Are You Qualified to Hire an SEO Agency? A Simple Test
Think you have the experience to hire a good SEO Agency? Read the next two bullets before you go any further:
- Search engines have difficulty distinguishing URLs in paginated results. CMSs address pagination in different ways – from parameterized URLs to completely unique pages. You can solve this problem by using rel=canonical in the <head> or HTTP header of paginated pages that have a “view all” page. If you don’t have a “view all” content page, use rel=next/prev to specify a paginated series.
- NAP (name, address, phone number) consistency across trusted directory sites is a key ranking factor in local search. To address problems caused by tracking phone numbers, specify NAP values using the GREP command in your XML sitemap. Alternatively use a 301 permanent redirect to proxy your canonical number. Note: The GREP command only works for single location businesses.
One of the paragraphs above explains a fairly simple concept in confusing technical terms. The other is utter gibberish. In English it makes as much sense as: “helicopters use pancakes to shingle doghouses moonbeam excellent.”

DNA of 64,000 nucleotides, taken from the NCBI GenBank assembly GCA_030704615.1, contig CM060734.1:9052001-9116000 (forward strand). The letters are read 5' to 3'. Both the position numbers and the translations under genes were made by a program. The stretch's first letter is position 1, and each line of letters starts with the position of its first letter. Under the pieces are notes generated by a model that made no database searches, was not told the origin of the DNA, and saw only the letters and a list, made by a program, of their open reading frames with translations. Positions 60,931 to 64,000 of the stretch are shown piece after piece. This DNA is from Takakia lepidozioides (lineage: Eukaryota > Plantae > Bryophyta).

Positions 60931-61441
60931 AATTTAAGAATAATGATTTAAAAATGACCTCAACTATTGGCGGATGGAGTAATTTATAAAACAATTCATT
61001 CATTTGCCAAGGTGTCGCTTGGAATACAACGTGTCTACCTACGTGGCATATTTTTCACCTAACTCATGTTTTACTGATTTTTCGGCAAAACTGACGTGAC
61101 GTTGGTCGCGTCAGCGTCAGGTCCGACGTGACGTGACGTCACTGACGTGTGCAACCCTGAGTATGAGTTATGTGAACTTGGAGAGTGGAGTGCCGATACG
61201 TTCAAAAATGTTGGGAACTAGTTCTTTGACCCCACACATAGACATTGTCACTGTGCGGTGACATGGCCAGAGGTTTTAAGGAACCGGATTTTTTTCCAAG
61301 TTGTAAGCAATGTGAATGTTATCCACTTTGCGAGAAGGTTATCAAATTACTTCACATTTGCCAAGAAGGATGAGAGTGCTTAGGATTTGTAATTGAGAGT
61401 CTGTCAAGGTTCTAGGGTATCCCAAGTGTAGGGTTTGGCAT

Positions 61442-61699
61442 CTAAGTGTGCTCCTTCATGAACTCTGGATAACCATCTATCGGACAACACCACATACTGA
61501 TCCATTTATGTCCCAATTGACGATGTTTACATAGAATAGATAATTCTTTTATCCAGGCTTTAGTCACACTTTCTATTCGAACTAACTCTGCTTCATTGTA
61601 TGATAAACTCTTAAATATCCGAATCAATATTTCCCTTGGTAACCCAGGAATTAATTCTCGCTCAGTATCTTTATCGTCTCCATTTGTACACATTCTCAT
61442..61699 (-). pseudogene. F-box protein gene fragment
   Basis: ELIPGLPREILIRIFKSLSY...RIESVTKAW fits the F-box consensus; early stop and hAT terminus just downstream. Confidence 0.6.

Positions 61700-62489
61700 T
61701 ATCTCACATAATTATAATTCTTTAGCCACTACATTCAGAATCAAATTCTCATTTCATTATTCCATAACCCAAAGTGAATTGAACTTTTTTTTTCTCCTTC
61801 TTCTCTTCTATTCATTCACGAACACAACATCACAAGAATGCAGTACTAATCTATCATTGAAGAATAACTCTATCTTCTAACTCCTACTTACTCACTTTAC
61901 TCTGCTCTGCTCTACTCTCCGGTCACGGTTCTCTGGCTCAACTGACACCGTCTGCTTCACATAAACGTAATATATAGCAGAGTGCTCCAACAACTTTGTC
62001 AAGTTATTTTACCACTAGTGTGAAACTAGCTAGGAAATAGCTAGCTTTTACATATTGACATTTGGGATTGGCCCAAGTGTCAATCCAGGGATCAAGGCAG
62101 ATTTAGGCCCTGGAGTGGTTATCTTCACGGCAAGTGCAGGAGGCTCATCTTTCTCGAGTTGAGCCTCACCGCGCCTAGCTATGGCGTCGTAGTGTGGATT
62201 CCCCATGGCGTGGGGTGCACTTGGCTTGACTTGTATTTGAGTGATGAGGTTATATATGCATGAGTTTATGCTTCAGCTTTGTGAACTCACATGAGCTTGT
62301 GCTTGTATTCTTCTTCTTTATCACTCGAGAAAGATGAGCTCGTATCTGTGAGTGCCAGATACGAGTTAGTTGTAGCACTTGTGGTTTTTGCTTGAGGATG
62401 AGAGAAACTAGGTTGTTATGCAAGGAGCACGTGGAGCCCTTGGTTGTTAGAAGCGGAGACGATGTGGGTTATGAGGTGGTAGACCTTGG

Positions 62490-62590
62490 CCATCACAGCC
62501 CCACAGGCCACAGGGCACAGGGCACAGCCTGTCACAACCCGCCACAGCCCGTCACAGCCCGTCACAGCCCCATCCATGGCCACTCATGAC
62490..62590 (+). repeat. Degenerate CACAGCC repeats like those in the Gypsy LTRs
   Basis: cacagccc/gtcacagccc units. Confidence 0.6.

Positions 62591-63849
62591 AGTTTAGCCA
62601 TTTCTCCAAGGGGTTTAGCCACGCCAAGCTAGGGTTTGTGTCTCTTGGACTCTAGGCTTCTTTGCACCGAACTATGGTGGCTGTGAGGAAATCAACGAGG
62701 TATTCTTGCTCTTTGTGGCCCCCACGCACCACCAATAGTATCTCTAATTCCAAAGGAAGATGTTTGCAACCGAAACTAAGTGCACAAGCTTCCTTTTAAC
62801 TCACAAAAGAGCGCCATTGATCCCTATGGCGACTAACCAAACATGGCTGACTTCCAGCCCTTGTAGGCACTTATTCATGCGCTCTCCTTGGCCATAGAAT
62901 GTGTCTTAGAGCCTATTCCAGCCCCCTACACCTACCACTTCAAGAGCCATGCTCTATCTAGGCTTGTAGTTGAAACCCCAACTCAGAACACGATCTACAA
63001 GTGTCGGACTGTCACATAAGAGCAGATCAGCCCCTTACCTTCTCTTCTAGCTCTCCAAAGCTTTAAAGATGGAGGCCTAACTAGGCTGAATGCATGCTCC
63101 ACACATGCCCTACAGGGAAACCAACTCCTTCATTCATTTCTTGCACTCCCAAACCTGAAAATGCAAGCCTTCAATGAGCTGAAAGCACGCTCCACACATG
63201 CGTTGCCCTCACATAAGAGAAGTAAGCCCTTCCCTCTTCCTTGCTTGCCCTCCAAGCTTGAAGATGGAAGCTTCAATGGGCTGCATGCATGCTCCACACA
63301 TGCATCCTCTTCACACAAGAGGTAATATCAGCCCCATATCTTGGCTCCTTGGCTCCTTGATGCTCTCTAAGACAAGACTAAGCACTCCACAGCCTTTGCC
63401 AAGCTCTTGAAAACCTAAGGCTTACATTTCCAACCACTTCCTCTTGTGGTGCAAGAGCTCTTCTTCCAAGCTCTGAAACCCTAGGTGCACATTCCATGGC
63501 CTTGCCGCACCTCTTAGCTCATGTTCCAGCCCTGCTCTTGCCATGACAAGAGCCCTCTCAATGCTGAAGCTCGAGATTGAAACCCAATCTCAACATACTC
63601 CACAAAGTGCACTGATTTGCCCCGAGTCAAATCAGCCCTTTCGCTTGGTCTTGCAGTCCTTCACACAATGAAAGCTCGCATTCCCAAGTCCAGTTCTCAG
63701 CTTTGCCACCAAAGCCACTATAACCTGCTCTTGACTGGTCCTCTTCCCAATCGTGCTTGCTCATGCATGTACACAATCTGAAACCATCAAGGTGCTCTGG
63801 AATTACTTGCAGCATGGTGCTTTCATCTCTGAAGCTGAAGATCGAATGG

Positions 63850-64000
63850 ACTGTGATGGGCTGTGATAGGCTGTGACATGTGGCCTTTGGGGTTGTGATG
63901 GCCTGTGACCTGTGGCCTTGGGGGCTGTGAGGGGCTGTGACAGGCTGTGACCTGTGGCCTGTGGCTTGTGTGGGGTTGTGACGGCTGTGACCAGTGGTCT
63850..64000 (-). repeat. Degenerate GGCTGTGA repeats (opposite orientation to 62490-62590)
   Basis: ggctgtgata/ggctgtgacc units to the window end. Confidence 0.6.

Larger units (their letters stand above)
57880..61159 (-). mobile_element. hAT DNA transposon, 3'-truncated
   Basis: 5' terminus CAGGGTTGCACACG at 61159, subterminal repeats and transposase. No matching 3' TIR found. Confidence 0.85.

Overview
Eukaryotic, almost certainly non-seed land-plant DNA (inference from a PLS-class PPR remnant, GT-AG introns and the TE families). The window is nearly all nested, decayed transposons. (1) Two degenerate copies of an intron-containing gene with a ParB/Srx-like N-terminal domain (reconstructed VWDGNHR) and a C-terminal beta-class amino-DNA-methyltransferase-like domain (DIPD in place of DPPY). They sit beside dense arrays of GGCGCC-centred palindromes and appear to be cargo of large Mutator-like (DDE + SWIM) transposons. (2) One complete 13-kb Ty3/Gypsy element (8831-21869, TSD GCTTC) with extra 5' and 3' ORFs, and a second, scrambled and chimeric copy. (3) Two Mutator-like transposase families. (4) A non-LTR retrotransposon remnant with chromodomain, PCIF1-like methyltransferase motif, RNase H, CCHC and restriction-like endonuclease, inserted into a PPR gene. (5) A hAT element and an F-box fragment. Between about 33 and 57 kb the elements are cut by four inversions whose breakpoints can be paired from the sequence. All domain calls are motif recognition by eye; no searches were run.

This morning I’m doing some research in preparation for a kick off call with a new client. These guys have gone through 4 agencies in the past three years (in general a huge red flag) – but as I look at their site it seems that it was created by the 12 year old nephew 5 years ago and never touched. The technology is problematic, the link profile is anemic, the content stale, basic fundamentals have not been addressed.
Selling SEO services to lawyers is drop dead easy; its easy to confuse and intimidate with technical lexicon to make the sale. Delivering on results is entirely different. As my new client today has demonstrated, the web is full of search charlatans eager to hook law firms on lucrative monthly contracts.
If you can’t identify the balderdash in the examples above, you shouldn’t hire an SEO agency without input from someone who can.